Washington: Facing tough challenge from the Republican controlled Congress, US President Barack Obama on Wednesday reached out to his countrymen seeking their support for Iranian nuclear deal, which he argued cuts off all of Tehran's pathway to a nuclear bomb.
Having sent the deal to the Congress for approval, Obama described it as the most consequential foreign-policy debate that the United States has had since the invasion of Iraq.
"After two years of negotiations, we have achieved a detailed arrangement that permanently prohibits Iran from obtaining a nuclear weapon. It cuts off all of Iran's pathways to a bomb. It contains the most comprehensive inspection and verification regime ever negotiated to monitor a nuclear program," he said as he took up the podium at the American University here.
"As was true in previous treaties, it does not resolve all problems. It certainly doesn't resolve all our problems with Iran. It does not ensure a warming between our two countries. But it achieves one of our most critical security objectives. As such, it is a very good deal," he argued.
Noting that from the very beginning his goal is not to allow Iran have nuclear weapons, Obama said he opted for the diplomatic option instead of war to achieve this.
"I have made clear my preference for a peaceful diplomatic resolution of the issue, not just because of the costs of war, but also because a negotiated agreement offered a more effective, verifiable and durable resolution," he said.
Referring to the two years of negotiations with the Iranian leadership, Obama said it was diplomacy, hard, painstaking diplomacy, not saber rattling, not tough talk, that ratcheted up the pressure on Iran.
"With the world now unified beside us, Iran's economy contracted severely, and remains about 20 per cent smaller today than it would have otherwise been. No doubt this hardship played a role in Iran's 2013 elections, when the Iranian people elected a new government, that promised to improve the economy through engagement to the world," he said.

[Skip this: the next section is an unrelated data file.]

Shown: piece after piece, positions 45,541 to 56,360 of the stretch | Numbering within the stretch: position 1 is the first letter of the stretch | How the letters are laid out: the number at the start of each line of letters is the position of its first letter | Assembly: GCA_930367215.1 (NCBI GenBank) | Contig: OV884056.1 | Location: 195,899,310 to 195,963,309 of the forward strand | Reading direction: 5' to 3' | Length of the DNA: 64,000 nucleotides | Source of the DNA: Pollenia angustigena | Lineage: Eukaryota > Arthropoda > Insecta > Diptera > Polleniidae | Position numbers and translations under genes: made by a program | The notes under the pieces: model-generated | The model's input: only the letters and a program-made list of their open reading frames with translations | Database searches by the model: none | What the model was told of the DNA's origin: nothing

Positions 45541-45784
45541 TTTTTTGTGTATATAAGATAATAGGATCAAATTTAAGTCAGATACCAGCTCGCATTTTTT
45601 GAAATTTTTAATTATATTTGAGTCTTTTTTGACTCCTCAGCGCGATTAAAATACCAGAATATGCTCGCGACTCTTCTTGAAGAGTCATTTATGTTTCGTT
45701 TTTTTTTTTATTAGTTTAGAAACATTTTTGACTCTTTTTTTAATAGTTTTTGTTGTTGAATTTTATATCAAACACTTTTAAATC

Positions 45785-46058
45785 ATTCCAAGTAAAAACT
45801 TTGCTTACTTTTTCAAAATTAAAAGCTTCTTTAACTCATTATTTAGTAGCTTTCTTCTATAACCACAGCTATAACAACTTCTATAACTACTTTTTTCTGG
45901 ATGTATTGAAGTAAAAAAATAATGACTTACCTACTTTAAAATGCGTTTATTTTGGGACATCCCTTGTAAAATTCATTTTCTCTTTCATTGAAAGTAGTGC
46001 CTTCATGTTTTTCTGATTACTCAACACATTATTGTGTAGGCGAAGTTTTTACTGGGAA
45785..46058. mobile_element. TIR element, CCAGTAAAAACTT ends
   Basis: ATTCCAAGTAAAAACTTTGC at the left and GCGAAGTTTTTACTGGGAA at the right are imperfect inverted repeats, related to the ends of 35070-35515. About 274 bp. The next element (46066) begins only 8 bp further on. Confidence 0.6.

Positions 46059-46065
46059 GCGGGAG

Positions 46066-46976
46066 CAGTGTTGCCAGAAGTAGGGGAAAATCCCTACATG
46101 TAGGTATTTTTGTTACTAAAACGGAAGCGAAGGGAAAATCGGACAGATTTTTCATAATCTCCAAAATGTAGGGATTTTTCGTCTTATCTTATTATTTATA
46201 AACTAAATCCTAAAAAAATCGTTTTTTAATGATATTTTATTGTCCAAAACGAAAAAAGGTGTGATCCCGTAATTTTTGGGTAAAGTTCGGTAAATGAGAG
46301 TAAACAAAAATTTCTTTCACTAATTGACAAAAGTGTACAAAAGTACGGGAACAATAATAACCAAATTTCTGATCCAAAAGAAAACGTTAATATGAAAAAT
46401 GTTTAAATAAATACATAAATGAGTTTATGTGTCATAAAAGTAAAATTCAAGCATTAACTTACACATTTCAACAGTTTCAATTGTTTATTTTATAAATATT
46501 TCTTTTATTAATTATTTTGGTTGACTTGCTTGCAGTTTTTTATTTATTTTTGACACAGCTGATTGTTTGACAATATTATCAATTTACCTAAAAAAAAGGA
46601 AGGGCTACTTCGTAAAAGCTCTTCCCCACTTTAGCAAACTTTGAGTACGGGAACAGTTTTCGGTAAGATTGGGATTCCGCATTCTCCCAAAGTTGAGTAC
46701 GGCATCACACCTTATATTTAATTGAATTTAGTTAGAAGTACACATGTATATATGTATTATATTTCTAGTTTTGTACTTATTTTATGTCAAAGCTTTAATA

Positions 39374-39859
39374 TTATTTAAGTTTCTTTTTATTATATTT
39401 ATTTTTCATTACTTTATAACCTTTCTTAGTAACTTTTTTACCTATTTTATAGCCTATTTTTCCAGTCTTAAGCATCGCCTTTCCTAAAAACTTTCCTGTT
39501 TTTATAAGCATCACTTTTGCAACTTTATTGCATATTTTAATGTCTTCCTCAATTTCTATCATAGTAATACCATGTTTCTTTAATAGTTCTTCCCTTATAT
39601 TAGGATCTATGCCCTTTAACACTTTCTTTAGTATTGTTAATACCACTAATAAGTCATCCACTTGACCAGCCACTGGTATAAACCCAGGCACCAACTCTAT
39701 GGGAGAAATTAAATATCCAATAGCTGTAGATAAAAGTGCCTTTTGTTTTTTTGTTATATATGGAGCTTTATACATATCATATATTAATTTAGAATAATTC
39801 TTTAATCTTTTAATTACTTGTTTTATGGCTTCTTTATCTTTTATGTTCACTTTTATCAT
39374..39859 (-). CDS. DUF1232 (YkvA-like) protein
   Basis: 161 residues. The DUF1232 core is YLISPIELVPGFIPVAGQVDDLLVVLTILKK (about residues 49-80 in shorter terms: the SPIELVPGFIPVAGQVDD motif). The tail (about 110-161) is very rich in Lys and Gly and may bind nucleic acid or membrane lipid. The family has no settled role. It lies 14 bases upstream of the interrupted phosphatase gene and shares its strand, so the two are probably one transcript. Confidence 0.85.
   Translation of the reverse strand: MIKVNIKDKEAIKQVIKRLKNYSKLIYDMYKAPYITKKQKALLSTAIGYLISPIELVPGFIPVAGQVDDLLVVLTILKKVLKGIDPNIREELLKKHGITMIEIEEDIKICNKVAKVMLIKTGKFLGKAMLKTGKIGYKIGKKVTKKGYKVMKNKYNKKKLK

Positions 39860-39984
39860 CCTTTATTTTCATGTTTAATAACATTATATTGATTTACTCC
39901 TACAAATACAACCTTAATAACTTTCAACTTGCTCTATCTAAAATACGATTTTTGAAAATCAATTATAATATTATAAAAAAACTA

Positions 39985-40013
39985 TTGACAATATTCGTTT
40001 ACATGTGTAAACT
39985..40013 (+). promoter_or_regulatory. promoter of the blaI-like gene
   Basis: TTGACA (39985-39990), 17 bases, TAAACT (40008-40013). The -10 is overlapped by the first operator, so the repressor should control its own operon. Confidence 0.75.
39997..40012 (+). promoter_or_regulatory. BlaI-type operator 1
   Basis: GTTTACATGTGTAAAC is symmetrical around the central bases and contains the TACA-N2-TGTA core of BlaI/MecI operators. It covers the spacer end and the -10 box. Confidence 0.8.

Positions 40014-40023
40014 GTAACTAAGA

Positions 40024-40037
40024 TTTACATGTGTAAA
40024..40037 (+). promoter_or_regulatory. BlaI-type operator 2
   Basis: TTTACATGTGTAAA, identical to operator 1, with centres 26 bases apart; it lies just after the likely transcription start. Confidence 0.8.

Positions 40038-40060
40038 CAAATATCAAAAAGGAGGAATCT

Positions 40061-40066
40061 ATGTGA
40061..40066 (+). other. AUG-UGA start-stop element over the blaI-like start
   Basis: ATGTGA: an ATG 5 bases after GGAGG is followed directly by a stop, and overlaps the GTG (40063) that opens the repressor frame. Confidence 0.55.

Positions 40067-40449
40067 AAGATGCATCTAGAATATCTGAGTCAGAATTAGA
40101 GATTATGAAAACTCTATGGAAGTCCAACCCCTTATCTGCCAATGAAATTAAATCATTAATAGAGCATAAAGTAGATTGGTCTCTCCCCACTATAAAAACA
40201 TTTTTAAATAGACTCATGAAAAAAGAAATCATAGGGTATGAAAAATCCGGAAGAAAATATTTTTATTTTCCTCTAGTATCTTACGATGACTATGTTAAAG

A window had cracked open, the US President said.
"After a series of negotiations, Iran agreed with the international community to an interim deal, a deal that rolled back Iran's stockpile of near 20 per cent enriched uranium, and froze the progress of its program so that the P5+1 -- the US, China, Russia, the UK, Germany, France, and the European Union, could negotiate a comprehensive deal without the fear that Iran might be stalling for time," he said.
Obama warned that if the Congress does not passes the deal, countries like India, China would no longer be part of any sanctions regime against Iran. "Keep in mind, unilateral US sanctions against Iran had been in place for decades, but had failed to pressure Iran to the negotiating table.
"What made our new approach more effective was our ability to draw upon new UN Security Council resolutions, combining strong enforcement with voluntary agreements for nations like China and India, Japan and South Korea, to reduce their purchases of Iranian oil, as well as the imposition by our European allies of a total oil embargo," Obama said.
"Winning this global buy-in was not easy. I know; I was there. In some cases, our partners lost billions of dollars in trade because of their decision to cooperate. But we were able to convince them that, absent a diplomatic resolution, the result could be war with major disruptions to the global economy, and even greater instability in the Middle East," Obama said.
Obama said this deal is not just the best choice among alternatives, this is the strongest nonproliferation agreement ever negotiated, and because this is such a strong deal, every nation in the world that has commented publicly, with the exception of the Israeli government, has expressed support.